Re: SURVEY: Accept requirement for immediate mode graphics a la canvas element?

On Nov 30, 2007, at 7:02 AM, Dr. Olaf Hoffmann wrote:

> Anne van Kesteren wrote:
>> On Fri, 30 Nov 2007 15:15:11 +0100, James Graham <>  
>> wrote:
>>> Richard Schwerdtfeger wrote:
>>>>  One alternative does not fit all even though a fallback may be an
>>>>  improvement for some.
>>>>  I am concerned that we would advocate using canvas over SVG  
>>>> where we
>>>>  would have an opportunity to apply semantics to the base drawing,
>>> I don't think we would advocate <canvas> where a more appropriate
>>> technology exists, only where it makes sense.
>> This is in fact what the _second_ paragraph of the <canvas> section  
>> says:
>> "Authors SHOULD NOT use the canvas element in a document when a more
>> suitable element is available."
> I think, this part of the working draft would be more convincing, if  
> there was
> an element like animation (as in SMIL, SVG Tiny 1.2 or vector or  
> however one
> might call it) to reference vector graphics too (optionally with  
> server-sided
> generation to avoid user-sided scripting) - either as an external file
> similar to audio or video or to embed it in a mixed document XHTML+SVG
> as a clear separation...

There are already multiple appropriate ways to embed SVG in HTML or  

1) For an SVG document that is an image or animated image, without  
interaction, embedding in <img> is suitable (this is supported in  
experimental builds of Opera and Safari).

2) For an SVG document that is a purely presentational decuration,  
referencing as a CSS background image is suitable (this is supported  
in experimental builds of Opera and Safari).

3) For an SVG document that supports rich interaction (and has more  
application-like properties) or that requires scripting interaction  
between the containing HTML document and the SVG, either <object> or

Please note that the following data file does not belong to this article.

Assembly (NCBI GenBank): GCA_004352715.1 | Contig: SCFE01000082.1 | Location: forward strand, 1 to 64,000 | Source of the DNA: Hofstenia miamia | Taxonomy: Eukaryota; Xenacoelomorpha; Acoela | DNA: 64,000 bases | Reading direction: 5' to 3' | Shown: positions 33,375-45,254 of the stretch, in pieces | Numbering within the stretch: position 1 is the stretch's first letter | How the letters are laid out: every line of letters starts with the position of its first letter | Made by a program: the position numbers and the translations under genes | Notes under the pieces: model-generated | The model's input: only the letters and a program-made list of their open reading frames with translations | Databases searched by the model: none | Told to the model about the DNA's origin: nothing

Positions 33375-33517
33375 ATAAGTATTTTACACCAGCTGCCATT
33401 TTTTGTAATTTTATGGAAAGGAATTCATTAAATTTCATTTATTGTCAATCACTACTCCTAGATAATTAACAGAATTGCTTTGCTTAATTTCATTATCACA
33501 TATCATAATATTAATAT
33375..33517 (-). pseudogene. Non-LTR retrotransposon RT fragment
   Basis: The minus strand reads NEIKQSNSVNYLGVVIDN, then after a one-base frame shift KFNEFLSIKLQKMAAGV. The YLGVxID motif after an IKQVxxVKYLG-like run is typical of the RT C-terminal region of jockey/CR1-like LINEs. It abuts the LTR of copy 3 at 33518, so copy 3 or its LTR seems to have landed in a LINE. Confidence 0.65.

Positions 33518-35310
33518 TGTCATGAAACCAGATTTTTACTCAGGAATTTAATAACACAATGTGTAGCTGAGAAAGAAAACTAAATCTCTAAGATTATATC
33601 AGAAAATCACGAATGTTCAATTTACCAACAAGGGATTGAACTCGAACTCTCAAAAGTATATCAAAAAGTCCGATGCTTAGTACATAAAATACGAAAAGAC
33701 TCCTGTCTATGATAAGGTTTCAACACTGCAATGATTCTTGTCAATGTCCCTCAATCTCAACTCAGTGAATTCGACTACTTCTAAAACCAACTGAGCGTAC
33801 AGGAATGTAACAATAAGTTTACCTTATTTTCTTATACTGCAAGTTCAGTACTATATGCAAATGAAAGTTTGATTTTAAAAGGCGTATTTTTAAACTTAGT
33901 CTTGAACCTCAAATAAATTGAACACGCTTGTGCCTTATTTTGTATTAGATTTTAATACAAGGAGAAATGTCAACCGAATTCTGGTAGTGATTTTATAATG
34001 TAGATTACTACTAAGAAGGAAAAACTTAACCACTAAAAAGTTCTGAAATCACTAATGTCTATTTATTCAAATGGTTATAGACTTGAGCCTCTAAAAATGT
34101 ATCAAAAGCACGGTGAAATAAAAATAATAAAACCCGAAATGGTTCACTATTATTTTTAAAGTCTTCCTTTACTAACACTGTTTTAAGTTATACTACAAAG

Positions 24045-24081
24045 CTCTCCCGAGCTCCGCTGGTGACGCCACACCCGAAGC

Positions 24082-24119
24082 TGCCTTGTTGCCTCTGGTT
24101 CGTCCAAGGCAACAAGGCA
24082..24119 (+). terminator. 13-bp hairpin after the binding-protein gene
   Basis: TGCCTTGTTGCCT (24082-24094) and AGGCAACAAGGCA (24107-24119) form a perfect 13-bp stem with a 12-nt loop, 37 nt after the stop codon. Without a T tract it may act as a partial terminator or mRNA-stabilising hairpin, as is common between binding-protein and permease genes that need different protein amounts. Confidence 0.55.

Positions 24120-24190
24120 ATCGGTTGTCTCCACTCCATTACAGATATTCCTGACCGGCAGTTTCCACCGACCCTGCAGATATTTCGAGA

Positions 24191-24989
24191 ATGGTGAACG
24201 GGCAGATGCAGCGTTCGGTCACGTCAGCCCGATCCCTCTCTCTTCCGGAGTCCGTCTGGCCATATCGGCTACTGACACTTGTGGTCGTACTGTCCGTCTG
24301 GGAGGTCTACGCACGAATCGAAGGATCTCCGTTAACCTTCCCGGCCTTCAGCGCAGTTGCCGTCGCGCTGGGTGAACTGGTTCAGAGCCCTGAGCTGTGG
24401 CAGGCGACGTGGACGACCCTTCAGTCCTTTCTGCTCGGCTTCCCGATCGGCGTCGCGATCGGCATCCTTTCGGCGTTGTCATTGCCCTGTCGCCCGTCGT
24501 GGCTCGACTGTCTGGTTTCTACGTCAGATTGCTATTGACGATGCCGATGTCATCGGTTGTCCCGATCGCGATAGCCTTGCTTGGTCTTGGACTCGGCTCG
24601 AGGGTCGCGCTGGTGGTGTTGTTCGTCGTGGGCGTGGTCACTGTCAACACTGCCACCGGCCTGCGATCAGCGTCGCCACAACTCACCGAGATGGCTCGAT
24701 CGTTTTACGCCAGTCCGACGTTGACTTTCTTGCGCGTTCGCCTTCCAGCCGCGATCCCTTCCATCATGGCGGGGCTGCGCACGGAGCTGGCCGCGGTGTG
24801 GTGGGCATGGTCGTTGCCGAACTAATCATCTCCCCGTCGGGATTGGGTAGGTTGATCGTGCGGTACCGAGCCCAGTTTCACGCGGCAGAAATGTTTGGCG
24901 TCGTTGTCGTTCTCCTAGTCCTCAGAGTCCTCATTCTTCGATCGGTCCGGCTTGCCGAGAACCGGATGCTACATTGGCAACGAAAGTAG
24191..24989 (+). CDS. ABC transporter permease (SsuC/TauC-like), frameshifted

<iframe> is suitable. This works today in the latest shipping versions  
of Safari, Opera and Firefox. <object> even works in IE with a  
suitable plugin installed.

4) In XHTML, the <svg> element in the SVG namespace is a suitable way  
to embed any kind of inline SVG dicrectly in the same document. Many  
are working on a design to let this work in HTML as well.

5) In both Classic and XML serializations of HTML, SVG content can be  
dynamically generated by script and inserted into the DOM at runtime,  
with an svg:svg element as root. This is perhaps closest to the way  
<canvas> operates. This is supported by Safari, Opera and Firefox and  
is used by popular JavaScript libraries, such as the Dojo charting  

So, I think most of the needed technological capabilities are there,  
and some new ones are under development. I'm not sure that adding yet  
another way to embed SVG which does not yet work in any browser and  
doesn't provide any new capabilities over the current options is  
necessary or helpful.

> Alternatively the 'functionality' of canvas could be integrated into  
> the img
> element - seems to be a raster image format too, therefore this fits  
> somehow
> together and does not require yet another element for the same type of
> graphics. Else, without scripting support or without activated  
> scripting,
> canvas seems to be empty or presumably decorative or can be replaced
> with other arbitrary elements like div maybe or span.

This has been considered. However, the fallback behavior of a new  
element that can contain content (like <canvas>) is better than the  
fallback for a new API on an existing element that has rich markup  
fallback. Also, <canvas> is already widely implemented and deployed,  
so the new approach would have to be much better to work effectively.


Received on Friday, 30 November 2007 23:17:50 UTC